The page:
On November 23, 2013 I did a funeral service for a beloved Christian friend, Frank Oleson. In the year 2000, I started a church service at a newly built assisted living center. Frank Oleson started attending that service and continued to do so for the next thirteen years. Frank grew up on a farm in Nebraska and was a farmer until his early forties. At the age of 44 he felt called into full-time Christian ministry. He enrolled at Grace Bible College in Omaha, Nebraska while he pastored a church in Jefferson, Iowa. He went on to plant three churches before he retired in 1982 at the age of 66.
I enjoyed talking to Frank about his ministry experiences and about life in general. He was married to Theodosia for seventy-five years. I took this picture of them on the 71st wedding anniversary.
His wife’s name, Theodosia, means “gift of God”, and she was God’s gift to him. They were a team in whatever they did. She was a tremendous prayer warrior and was involved in other ministries of church life. But the biggest aspect that I learned from Frank and Dodie (Theodosia) was there love and affection for one another. My wife heard me say often, “I want us to be like Frank and Dodie and grow old together graciously.” They were the cutest couple. Their love and happiness as a couple was beautiful. I would often think—who wouldn’t want to be in love like that when they are in their 90’s! Daily, Frank pushed his wife down the hallway to the dinner room for lunch and supper. Their granddaughter, Carrie Ann Oleson, produced a video that gives you a glimpse into their life in their golden years.
As I reflect on Frank’s life I have often admired him as a godly man that I would like to immolate as I age. I have often asked myself, “How can I have a joyful disposition and peace like he had into his mid 90’s?” There are plenty of websites, books, and articles that talk about pastoral burnout etc.…
He wasn’t bitter at God, ministry or life. He lost his mother when he was only two years old. He had the same hardships and struggles in ministry that go along with ministry—but he remained deeply in love with his wife, God and church life.
The first thing that I think was central to Frank’s solid disposition was that he remained deeply grateful for such a wonderful salvation. Every single prayer that I heard Frank pray, he would include without fail, “thank you for a such a wonderful salvation.” Frank never got over God’s amazing, saving grace. The centrality of the cross of Christ caused Frank to overflow with gratitude (Col. 2:6-8). The day before he died, I had celebrated communion at the church service at the assisted living place where Frank lived. He was not able to be there, so I went to their living quarters and celebrated communion with him and his wife. Frank cried and said thanked me for serving the Lord’s Supper to them. Maybe Frank knew that he was nearing the end of his earthly journey and was moved at the reminder of the work of Christ that was so precious to him. This much I do know, Frank boasted only in the death and resurrection of Jesus Christ. From that foundation, Frank lived to glorify God in every area of his life.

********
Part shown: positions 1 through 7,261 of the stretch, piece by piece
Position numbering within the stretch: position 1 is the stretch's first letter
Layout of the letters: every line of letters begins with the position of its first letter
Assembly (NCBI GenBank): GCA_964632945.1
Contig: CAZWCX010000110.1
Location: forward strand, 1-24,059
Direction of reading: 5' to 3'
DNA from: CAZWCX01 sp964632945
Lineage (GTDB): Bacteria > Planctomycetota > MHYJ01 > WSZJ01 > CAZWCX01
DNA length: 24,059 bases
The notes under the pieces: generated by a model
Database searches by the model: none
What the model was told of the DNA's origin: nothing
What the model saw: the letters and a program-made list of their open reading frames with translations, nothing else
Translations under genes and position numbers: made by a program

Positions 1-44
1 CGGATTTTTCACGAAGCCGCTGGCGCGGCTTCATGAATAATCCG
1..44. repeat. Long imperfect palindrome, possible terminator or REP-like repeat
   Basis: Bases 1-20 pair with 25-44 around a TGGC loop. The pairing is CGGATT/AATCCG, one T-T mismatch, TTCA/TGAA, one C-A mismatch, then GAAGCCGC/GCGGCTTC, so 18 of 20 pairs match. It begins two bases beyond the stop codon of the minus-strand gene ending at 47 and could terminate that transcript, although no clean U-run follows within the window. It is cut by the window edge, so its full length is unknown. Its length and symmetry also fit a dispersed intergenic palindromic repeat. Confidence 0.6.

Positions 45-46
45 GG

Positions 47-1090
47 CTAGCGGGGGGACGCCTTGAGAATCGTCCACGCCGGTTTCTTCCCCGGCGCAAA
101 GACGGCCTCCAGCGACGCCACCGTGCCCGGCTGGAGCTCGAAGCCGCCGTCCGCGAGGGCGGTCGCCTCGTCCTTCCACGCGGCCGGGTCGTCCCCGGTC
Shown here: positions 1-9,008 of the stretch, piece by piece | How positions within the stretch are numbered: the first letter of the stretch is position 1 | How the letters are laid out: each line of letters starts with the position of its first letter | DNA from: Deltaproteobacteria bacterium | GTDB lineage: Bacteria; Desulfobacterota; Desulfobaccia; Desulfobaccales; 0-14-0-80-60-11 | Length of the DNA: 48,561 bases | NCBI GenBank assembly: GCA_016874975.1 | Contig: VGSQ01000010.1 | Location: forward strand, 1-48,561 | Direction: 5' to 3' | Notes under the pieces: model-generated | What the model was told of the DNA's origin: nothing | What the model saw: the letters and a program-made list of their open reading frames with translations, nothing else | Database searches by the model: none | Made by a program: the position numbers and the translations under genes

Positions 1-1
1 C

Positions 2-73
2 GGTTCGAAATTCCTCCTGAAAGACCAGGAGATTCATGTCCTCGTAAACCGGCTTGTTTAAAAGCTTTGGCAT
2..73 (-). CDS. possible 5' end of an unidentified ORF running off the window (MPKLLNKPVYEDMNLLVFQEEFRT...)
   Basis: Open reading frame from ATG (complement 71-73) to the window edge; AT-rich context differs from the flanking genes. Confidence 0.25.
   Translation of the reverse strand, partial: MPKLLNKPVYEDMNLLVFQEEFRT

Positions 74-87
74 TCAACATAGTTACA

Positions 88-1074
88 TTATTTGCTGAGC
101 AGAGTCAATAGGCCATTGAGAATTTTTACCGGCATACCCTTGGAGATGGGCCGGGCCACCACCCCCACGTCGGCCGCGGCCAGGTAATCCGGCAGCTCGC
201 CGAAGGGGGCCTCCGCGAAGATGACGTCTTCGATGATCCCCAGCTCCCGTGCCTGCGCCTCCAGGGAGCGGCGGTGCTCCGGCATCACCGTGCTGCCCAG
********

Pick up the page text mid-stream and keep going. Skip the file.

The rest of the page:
The second thing that I think made Frank the man he was is that he wanted to be faithful in what God had entrusted to him. He desired to be a good husband, father, grandfather, pastor and friend as he saw them all in relation to God’s goodness. Frank would say things like, “God gave us two boys” or “God gave a great gift to me when I married Dodie, you know I wouldn’t have been the pastor I was without her.” Frank saw his life as being a good steward of what God had entrusted to him. Even after he retired and his boys had families of their own, he sought out ways to help them. For fifteen years, after he retired and moved to be closer to his sons, he would change the oil in their vehicles and the vehicles of their children. He would tell them they were due for an oil change and he would have the car ramps out and the oil and filter ready when they pulled in his drive way. He and his wife mowed their children’s lawns for them as well. Why? Why would he change the oil and mow their lawns, shouldn’t it be the other way around? Frank wanted to help relieve stress in his children’s lives and serve them as he could.
The third quality that I admired about Frank was that he lived out Ecclesiastes three. He saw that God had appointed different seasons in our life and that we can look back at the past with gratitude to God. However, he didn’t live in the past. He could laugh and tell stories about the past, but he embraced the present as well. I would ask him how he was doing and he would say, “I’m doing well for the shape I’m in” and say it with a giggle. He made friends with the staff and residents where he lived for thirteen years. He was a very appreciative person to everyone around him—he embraced the present. But, he also looked forward to his future. Frank knew his ultimate home was heaven. Whenever I spoke of heaven he would always remind me that his mother died when he was two. He knew, that since she was a Christian too, he would one day see her face to face.
I thank God for Frank Oleson’s life and the impact that he made on everyone who knew him.
To God be the glory for the great things he accomplished through a person yielded and sold out for serving God until he was called to that eternal home.
It is not a good-bye to a dear friend—but a see you later.